Thursday, July 15, 2010

Yuan Fu--fast, fresh, and friendly...

sign outside Yuan Fu restaurantHadn't been this way down Rockville Pike in a while (as it's a little ways straight from the Rockville station), but was in the area the other day, and hungry, so I stopped in Yuan Fu Restaurant for the first time in a while. The outside is nothing to brag about, but at least the signage is prominent. (Have been here a few times before.)
interior of Yuan FuNow, I was there for lunch, a rather late one, in fact. But no worries--the lunch special is served until 4:30 pm, and I was there at around 3. So far so good. The prices are still reasonable, as the special offers a choice of four appetizers (I chose the tasty curry dumplings, which are turnovers), and an entree, which range in price from $6.95 to $9.95; most of them are $6.95 or $7.50. You have to specifically ask for the lunch specials menu, as you're first offered the regular menu; however, the server is quick to provide it once requested.

There were a couple of other tables also being served, but service was quick, and friendly. Of course, being that the day was a scorcher, I had a glass of watermelon juice to start (and go along with my meal). Then, I saw the another table get hot tea, so I got hot green tea, too (just so I'd have something else to drink, and wouldn't slurp up the juice in five seconds flat, as I'm liable to do).
green tea and watermelon juiceIn a matter of minutes, after I finished the stuffed curry dumplings, my order of crispy eggplants arrived, with a side of brown rice (it offers a choice of white or brown rice).
dish of crispy eggplant with broccoliYum, crispy batter-fried slices of eggplant with a slightly sweet, slightly hot (OK, I didn't crunch into the chile peppers) sauce. And broccoli, too. I've tried the faux meats in the past, and enjoyed most of them (e.g., Chinese-style sausage, tuna steak), but there were a couple of misses, probably because I didn't like the recipe (the yu-shiang recipes have seaweed, which isn't to my liking unless it's in sushi; the soft shell crab was made of potato). Even for dishes I wasn't fond of, it was the combination of foods that turned me off, not the quality of the food.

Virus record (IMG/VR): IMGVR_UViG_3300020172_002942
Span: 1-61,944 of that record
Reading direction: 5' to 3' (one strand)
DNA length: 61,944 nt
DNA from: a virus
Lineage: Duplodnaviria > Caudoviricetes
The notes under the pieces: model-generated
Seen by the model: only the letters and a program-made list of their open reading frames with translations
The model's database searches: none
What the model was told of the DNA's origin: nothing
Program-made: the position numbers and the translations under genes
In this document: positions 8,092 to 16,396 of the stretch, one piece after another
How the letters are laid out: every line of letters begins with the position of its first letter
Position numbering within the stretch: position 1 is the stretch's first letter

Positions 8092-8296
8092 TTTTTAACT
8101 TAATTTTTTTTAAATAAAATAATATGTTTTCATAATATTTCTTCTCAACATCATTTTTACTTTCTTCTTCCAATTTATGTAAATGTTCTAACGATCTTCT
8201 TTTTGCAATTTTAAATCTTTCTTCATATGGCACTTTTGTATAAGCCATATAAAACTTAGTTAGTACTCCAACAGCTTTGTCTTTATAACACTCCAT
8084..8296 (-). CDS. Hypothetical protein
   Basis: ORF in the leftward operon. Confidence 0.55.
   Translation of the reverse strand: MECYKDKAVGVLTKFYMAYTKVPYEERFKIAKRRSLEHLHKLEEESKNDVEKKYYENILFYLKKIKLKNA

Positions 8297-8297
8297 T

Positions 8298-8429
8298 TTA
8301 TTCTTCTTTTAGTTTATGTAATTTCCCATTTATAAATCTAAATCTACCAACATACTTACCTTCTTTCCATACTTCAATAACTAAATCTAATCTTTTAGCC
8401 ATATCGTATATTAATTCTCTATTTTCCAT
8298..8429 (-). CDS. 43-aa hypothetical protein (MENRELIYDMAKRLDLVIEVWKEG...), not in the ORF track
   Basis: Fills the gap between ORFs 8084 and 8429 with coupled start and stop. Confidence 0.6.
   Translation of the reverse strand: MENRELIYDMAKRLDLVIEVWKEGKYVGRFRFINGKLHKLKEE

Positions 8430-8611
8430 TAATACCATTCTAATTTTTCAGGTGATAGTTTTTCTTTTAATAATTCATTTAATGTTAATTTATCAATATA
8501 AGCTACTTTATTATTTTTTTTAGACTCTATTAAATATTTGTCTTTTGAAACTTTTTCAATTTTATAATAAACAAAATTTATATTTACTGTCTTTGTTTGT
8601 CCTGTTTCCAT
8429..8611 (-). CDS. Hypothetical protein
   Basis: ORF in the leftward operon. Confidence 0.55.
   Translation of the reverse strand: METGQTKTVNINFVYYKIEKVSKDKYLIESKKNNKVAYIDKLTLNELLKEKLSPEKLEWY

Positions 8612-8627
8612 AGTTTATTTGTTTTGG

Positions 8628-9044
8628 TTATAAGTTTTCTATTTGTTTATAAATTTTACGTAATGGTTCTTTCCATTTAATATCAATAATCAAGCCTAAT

In fact, I got confirmation of why so many people rave about the quality of its food, as I witnessed this scene while eating the eggplant; in between serving, the servers sat down at a table in the dining room to
servers picking through fresh snow peaspick through fresh snowpeas (presumably for the dinner service meals). Now, I'd been there a number of times and had not seen this happen before.

Anyway, I was feeling adventurous, and decided to order dessert. As the few desserts are (mostly) authentically Chinese, maybe they're not for Western tastes, as pretty as they may be. I chose the small Eight Treasure steamed taro roots paste pudding, to find out what the deal is with taro. Perhaps it should have remained a mystery.

plate of hot Eight Treasures taro root paste puddingThe pudding paste is hot (a hot mess?) with a gelatinous-seeming glaze. What appear to be nuts near the front are gingko nuts, which I can live without. Also didn't realize that taro paste would appear pinkish, which was offputting. (Maybe this will teach me to stick with eating taro in the form of chips.) The pudding also contains various fruits, like dates and berries, which had odd flavors (wolfberries, maybe). Oh well, you win some, you lose some. Most of the lunch was a win, however, so I wouldn't hold this odd dessert against the place.

Fact is, except for dessert, lunch at Yuan Fu was tasty, nutritious, and reasonable in price, as usual. (Which means it's cheaper than The Vegetable Garden, down the pike, which has its own merits, like better desserts [e.g., vegan key lime pie].) Yuan Fu's obviously doing something right, as it's holding its own during these tough times, which is more than I can say for many of the former businesses along the same stretch of Rockville Pike.

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